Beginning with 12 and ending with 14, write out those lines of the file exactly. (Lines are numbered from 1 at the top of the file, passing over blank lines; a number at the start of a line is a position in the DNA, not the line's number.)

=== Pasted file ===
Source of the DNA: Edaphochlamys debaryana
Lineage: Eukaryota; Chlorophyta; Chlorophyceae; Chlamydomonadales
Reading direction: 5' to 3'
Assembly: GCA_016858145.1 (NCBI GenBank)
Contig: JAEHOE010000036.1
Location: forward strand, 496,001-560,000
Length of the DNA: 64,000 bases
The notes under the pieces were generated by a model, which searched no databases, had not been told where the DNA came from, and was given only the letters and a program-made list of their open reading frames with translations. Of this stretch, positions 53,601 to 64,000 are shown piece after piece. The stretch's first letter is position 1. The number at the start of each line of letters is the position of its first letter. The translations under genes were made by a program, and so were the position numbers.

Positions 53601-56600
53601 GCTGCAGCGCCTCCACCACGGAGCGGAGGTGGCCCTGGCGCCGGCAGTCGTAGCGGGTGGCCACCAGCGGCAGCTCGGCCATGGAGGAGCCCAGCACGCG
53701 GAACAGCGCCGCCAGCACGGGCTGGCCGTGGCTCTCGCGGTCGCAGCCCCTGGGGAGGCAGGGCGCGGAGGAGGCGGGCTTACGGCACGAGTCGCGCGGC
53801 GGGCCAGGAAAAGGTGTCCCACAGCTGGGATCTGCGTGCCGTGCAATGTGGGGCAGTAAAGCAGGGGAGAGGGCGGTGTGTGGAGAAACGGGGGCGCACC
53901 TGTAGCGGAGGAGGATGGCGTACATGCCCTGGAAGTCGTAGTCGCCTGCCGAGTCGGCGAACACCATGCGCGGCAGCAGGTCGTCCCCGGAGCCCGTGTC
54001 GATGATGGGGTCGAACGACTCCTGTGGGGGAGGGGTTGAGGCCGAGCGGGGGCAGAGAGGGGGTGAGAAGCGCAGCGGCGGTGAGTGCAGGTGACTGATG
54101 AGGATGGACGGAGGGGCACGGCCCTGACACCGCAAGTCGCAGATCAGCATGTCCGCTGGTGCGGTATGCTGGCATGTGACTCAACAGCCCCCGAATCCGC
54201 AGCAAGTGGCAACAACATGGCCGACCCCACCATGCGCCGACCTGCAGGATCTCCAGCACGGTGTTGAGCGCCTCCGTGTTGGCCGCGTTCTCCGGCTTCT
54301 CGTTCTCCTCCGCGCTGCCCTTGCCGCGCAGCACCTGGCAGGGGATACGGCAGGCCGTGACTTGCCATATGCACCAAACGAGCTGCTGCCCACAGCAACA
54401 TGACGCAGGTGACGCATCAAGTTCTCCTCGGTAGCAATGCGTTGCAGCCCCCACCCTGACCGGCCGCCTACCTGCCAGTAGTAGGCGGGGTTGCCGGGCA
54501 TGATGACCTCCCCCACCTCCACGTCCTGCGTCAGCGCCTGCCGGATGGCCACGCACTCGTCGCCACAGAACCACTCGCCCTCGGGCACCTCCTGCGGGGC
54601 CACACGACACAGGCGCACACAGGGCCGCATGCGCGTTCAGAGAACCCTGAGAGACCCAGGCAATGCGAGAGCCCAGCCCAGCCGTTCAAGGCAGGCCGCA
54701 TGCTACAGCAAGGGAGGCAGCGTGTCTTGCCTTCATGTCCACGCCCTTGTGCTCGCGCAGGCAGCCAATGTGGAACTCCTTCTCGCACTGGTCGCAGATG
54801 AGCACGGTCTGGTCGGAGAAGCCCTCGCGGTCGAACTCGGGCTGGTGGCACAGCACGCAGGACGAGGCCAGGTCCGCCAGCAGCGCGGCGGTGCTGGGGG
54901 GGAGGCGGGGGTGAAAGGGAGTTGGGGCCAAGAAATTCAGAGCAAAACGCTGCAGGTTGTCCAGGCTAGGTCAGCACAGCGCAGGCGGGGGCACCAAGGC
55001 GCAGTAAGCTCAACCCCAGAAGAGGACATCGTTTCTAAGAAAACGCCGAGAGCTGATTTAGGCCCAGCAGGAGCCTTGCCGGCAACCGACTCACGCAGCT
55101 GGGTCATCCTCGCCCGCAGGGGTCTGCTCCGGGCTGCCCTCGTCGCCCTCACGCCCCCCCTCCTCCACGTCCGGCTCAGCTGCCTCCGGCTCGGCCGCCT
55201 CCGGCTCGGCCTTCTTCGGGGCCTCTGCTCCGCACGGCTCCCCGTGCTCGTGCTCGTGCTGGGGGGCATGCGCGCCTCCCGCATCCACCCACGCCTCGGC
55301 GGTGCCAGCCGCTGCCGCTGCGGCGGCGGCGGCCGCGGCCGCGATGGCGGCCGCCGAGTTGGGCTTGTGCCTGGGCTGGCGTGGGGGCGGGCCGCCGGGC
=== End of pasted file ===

53801 GGGCCAGGAAAAGGTGTCCCACAGCTGGGATCTGCGTGCCGTGCAATGTGGGGCAGTAAAGCAGGGGAGAGGGCGGTGTGTGGAGAAACGGGGGCGCACC
53901 TGTAGCGGAGGAGGATGGCGTACATGCCCTGGAAGTCGTAGTCGCCTGCCGAGTCGGCGAACACCATGCGCGGCAGCAGGTCGTCCCCGGAGCCCGTGTC
54001 GATGATGGGGTCGAACGACTCCTGTGGGGGAGGGGTTGAGGCCGAGCGGGGGCAGAGAGGGGGTGAGAAGCGCAGCGGCGGTGAGTGCAGGTGACTGATG